Poorest people suffer as global leaders dither on climate change

Poorest people suffer as global leaders dither on climate change

Barely a month after the world’s “climate champions” gathered in the Polish coal city of Katowice, where they finished yet another fruitless meeting in a bid to tackle climate change, comes a report that the rate of ice melt in Antarctica continues to accelerate, raising sea levels across the globe.
The study says that ice loss in Antarctica has increased from 40 billion tons a year in 1979 to 252 billion in 2015. The continent holds a majority of the planet’s ice and, if all of it were to melt, it would cause the average sea level to rise by more than 57 meters. The alarming acceleration in the melting of ice is bound to send shivers down the spines of the leaders of many developing nations, who cannot even begin to imagine a world with that kind of rise in sea levels, as they are already fighting a losing battle with sea levels rising only by a few centimeters.
A large majority of these are island states in the Pacific and Indian Oceans that are already facing existential threats due to rising sea waters flooding their low-lying areas. The Maldives is losing islands to the sea at a rapid clip, while Bangladesh has seen a record rise in soil erosion all along its coastline as well as in the Ganges Delta, leading to the destruction of thousands of square kilometers of wetlands that acted as a buffer and protected the coastline from the numerous cyclones that hit the country all year long.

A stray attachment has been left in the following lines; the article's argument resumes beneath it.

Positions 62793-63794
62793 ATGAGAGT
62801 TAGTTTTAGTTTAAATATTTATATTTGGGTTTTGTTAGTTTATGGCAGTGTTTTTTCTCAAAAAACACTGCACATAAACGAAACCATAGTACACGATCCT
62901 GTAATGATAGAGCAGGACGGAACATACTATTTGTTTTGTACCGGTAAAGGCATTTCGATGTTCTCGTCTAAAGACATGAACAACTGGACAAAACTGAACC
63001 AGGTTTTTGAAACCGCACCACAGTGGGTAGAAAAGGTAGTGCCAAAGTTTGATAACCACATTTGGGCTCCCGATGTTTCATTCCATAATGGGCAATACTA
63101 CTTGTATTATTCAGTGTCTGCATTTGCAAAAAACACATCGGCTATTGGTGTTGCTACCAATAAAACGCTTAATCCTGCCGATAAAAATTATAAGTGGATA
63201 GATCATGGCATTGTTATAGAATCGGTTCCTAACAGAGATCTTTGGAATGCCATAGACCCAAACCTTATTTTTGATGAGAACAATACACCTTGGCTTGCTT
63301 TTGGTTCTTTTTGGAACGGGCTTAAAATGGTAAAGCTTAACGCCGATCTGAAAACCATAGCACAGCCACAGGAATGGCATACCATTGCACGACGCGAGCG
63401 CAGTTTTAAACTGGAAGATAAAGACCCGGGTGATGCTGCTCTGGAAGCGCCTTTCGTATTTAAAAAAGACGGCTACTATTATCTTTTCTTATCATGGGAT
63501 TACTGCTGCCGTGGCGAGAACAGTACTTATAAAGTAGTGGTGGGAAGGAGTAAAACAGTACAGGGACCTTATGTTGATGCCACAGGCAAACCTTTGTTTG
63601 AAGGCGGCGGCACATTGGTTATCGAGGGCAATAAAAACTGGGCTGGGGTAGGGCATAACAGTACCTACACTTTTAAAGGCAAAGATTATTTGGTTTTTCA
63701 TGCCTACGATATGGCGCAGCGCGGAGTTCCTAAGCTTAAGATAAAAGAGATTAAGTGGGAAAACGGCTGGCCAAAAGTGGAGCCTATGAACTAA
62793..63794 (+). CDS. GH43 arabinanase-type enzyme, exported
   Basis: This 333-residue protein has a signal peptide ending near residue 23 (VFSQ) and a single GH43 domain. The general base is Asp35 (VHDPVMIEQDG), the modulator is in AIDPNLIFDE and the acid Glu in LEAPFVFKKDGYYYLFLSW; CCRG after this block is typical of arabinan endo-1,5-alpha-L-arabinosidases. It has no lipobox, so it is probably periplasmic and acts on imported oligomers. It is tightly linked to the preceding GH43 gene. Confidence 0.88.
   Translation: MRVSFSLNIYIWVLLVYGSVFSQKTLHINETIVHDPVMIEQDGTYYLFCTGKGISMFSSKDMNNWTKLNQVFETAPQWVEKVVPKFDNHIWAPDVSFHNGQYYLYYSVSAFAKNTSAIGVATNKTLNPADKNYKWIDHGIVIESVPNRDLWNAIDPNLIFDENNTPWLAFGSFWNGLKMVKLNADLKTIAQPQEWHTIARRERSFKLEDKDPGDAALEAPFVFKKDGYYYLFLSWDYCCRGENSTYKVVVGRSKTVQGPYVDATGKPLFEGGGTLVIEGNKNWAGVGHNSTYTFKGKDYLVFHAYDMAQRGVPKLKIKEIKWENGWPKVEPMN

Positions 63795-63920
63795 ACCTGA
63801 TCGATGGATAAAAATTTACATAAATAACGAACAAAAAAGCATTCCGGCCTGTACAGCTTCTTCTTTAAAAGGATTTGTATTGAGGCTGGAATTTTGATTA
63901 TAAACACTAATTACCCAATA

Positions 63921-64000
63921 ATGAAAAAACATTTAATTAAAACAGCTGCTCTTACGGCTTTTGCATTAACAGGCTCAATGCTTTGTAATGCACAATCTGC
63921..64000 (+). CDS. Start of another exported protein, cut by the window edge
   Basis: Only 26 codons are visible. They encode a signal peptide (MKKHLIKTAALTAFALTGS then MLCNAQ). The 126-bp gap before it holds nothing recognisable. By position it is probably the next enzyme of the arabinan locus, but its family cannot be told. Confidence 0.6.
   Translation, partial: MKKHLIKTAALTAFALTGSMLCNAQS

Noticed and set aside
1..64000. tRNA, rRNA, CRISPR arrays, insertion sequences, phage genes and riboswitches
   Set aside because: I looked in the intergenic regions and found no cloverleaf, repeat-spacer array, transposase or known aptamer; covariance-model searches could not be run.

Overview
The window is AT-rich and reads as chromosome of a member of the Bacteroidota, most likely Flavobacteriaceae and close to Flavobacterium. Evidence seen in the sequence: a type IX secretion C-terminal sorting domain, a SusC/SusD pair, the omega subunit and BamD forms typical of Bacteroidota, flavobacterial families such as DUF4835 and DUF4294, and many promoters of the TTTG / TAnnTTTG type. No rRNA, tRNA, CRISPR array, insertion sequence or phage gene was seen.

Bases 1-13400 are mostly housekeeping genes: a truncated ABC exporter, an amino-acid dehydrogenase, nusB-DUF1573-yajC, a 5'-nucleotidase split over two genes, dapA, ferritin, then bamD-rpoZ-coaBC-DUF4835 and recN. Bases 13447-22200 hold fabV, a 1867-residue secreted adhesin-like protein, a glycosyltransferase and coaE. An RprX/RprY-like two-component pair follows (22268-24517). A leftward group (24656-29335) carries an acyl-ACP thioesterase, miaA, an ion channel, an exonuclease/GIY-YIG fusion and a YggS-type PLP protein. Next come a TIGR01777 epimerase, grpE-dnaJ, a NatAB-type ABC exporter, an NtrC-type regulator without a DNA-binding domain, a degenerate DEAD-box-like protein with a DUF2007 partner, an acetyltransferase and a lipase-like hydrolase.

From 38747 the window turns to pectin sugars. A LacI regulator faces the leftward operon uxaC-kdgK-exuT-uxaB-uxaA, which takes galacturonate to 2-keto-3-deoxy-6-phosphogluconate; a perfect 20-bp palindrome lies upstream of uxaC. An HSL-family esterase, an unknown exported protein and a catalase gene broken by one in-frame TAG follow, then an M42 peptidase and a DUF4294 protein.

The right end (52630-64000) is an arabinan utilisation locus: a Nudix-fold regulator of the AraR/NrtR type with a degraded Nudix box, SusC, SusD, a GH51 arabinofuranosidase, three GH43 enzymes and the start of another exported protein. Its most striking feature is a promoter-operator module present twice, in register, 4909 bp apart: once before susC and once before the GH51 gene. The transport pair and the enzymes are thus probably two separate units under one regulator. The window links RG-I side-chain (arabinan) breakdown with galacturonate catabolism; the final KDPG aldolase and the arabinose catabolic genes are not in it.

According to a study by the UN Office for Disaster Risk Reduction, the sharp rise in the number of natural disasters has seen direct economic losses jump from $895 billion for the years 1978 to 1997 to $2.3 trillion in the following 20 years. This represents a significant hit even for a well-to-do economy like the US, while for poorer countries it is little short of ruinous. Climate-related disasters have lopped significant points off the gross domestic products of many poor nations in the past decade and pushed them closer to the brink of bankruptcy.
Even within a country, the negative effects of climate-related disasters seem to impact the poor communities much more significantly than the rich. For instance, while the rich may be able to weather a flood or a drought, for the poor the results can be catastrophic, ranging from their homes being damaged to their crops being ruined. The disruption of normal life by floods and other natural catastrophes also hits the poor the hardest, as many of them survive on daily wages and can ill-afford any breaks in their work, no matter how short. Those with the smallest carbon footprint, who have had the least role in climate change, end up paying the highest price.
According to one study, climate-related disasters killed thousands of people, mainly in the developing world, and caused damage and economic losses of more than $320 billion in 2017. The first estimates for 2018 are even worse, as there was a sharp rise in major disasters, with 10 events that led to damages of over $1 billion each.